My first morning out with SOIL in Port-au-Prince, Sasha Kramer, SOIL’s co-founder and Executive Director sent me out with Jimmy Louis, SOIL’s Sanitation Coordinator and Davidson Ulysses, SOIL Drum Collection Supervisor, to the Kan de Viktim tent camp to pick up empty drums from the public toilets managed by Marieneuve Fellisant. Once we had a pick-up bed full, we took them out to SOIL’s Trutier composting site, near the Port-au-Prince municipal garbage dump. While we were there, SOIL employees Junior Bazar and Antoine Yves cleaned the drums we had brought with soap and chlorinated water and filled dry ones with bagasse, shredded sugar cane or peanut shells used in the composting process. (See posts Haitian Soil, February 9, 2011; SOIL Operations, Cap-Haitien, June, 2013; photoessays SOIL, Haiti, July, 2012; SOIL Toilet Construction, Cap-Haitien, June, 2013; SOIL Operations, Cap-Haitien, June, 2013 and SOIL Operations, Port-au-Prince, June 2013 at www.vichinterlang.com and www.oursoil.org)).
Later that afternoon Jimmy and I went out to the Pernier composting site, now also being used as a garden where SOIL experiments with growing various crops with and without compost. I took some pictures of the manager and another SOIL employee shoveling compost from the bed of a truck, as well as of the garden itself. I also did a couple of headshots of the manager, on his initiative. We then briefly went back by the office before heading off to speak to the proud owner of an EcoSan household toilet in the St. Etienne II neighborhood.
Jocelyne Augustin, who is probably around 30 years old and has two daughters, Standale, 12, and Pialuzzi, 7, has had her toilet for six months and is satisfied with its performance. “At first I was afraid it would smell, but it doesn’t,” she said. The toilet itself is basically a laminated wood box with room beneath the seat for one five gallon bucket for solid waste, and one one-gallon jug for urine. After each use the person who just used the toilet spreads bagasse, or shredded dried sugar cane or peanut shells, over the waste to initiate the composting process and vitiate odors. SOIL changes out the buckets and replaces the bagasse every two weeks. For 100 gourdes, or about $2, a month Jocelyne believes she’s getting a fair deal to have a private indoor toilet, which she admitted was strange at first.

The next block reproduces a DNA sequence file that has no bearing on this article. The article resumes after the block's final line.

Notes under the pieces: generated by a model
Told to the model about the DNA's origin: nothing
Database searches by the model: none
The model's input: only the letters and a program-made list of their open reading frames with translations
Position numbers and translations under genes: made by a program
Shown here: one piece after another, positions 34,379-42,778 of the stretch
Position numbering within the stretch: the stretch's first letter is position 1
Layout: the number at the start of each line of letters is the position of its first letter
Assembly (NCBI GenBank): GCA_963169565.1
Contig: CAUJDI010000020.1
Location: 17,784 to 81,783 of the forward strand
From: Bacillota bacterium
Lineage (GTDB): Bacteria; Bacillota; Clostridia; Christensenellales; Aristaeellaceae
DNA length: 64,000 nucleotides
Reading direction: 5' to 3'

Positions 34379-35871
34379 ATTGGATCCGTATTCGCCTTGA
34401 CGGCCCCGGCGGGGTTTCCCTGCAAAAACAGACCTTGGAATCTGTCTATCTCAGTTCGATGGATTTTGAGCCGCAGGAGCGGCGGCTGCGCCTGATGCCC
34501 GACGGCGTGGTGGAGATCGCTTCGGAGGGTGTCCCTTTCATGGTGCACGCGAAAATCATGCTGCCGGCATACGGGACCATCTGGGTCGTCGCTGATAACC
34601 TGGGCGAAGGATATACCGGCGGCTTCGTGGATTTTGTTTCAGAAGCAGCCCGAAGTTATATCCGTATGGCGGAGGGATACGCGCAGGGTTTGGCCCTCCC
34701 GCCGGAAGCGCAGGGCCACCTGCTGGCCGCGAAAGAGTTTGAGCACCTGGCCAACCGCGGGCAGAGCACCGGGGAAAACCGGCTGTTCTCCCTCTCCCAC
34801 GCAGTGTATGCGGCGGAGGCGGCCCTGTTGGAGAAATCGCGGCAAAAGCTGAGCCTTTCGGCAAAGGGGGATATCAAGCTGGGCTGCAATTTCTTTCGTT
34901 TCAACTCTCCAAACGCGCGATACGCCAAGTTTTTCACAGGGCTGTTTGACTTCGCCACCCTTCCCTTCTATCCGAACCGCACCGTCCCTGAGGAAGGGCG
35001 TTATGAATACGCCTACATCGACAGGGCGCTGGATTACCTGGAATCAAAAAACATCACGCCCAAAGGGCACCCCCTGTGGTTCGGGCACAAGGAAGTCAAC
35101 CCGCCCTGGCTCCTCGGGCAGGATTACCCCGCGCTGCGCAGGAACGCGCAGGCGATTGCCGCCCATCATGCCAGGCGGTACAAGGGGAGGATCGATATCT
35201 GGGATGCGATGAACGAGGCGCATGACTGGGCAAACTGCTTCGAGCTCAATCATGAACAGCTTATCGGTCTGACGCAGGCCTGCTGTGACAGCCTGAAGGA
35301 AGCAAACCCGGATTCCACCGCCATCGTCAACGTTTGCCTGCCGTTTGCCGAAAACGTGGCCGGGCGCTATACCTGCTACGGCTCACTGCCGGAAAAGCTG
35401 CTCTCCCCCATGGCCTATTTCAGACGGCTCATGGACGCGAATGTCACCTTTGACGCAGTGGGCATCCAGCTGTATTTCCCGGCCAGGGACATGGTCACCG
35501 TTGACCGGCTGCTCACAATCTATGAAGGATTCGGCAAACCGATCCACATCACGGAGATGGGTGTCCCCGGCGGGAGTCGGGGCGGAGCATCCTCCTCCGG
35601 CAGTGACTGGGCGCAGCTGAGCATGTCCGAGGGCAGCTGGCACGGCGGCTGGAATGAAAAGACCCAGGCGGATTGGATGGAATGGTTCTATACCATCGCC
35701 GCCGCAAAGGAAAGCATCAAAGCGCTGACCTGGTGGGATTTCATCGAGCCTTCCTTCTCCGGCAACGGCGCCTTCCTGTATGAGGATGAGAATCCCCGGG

I spent the next morning, my last in Port-au-Prince before flying to Cap-Haitien for a couple of days, taking portraits of the staff in the garden. This turned out to be big fun as a combination of Sasha, Tracy Thompson, a Program Assistant from Cap Haitien who was photographing the whole scene, and the staff waiting to have their pictures taken all helped enliven the proceedings. The waiting staff in particular was intent on making the current subject laugh while being photographed, sometimes using downed palm branches and other found items as aids. I generally took three or four pictures of each person, their expressions almost always ranging from very to not very serious over the course of the series.
After the photo shoot, Jimmy and I took a fairly long drive out to Titanyen, a government run and, in fact, one of only three waste treatment plants in the country besides SOIL’s. SOIL is considering trying to get a contract with the government to compost the waste that goes to Titanyen. One problem is that there is a lot of garbage, such as various kinds of plastic and cans, in the waste, but Sasha is confident that it can be filtered out. At any rate, it would be a significant expansion of SOIL’s operations should a deal be struck.
I finished up my time in Port-au-Prince in Cite Soleil. Jimmy and I went out to check the SACALA/Pax Christi Ayiti garden, which was much improved from my last visit, and some communal toilets. These four toilets, each in a porta-potty shell, are each shared by three or four families, each of which has a key to the padlock on the door. SOIL replaces the drums every two weeks for a small fee, but the maintenance of the actual toilets is the responsibility of the families. The spic-and-span toilets and hand-washing station reflect the pride the families take in them, and contrast sharply with the general atmosphere of Cite Soleil.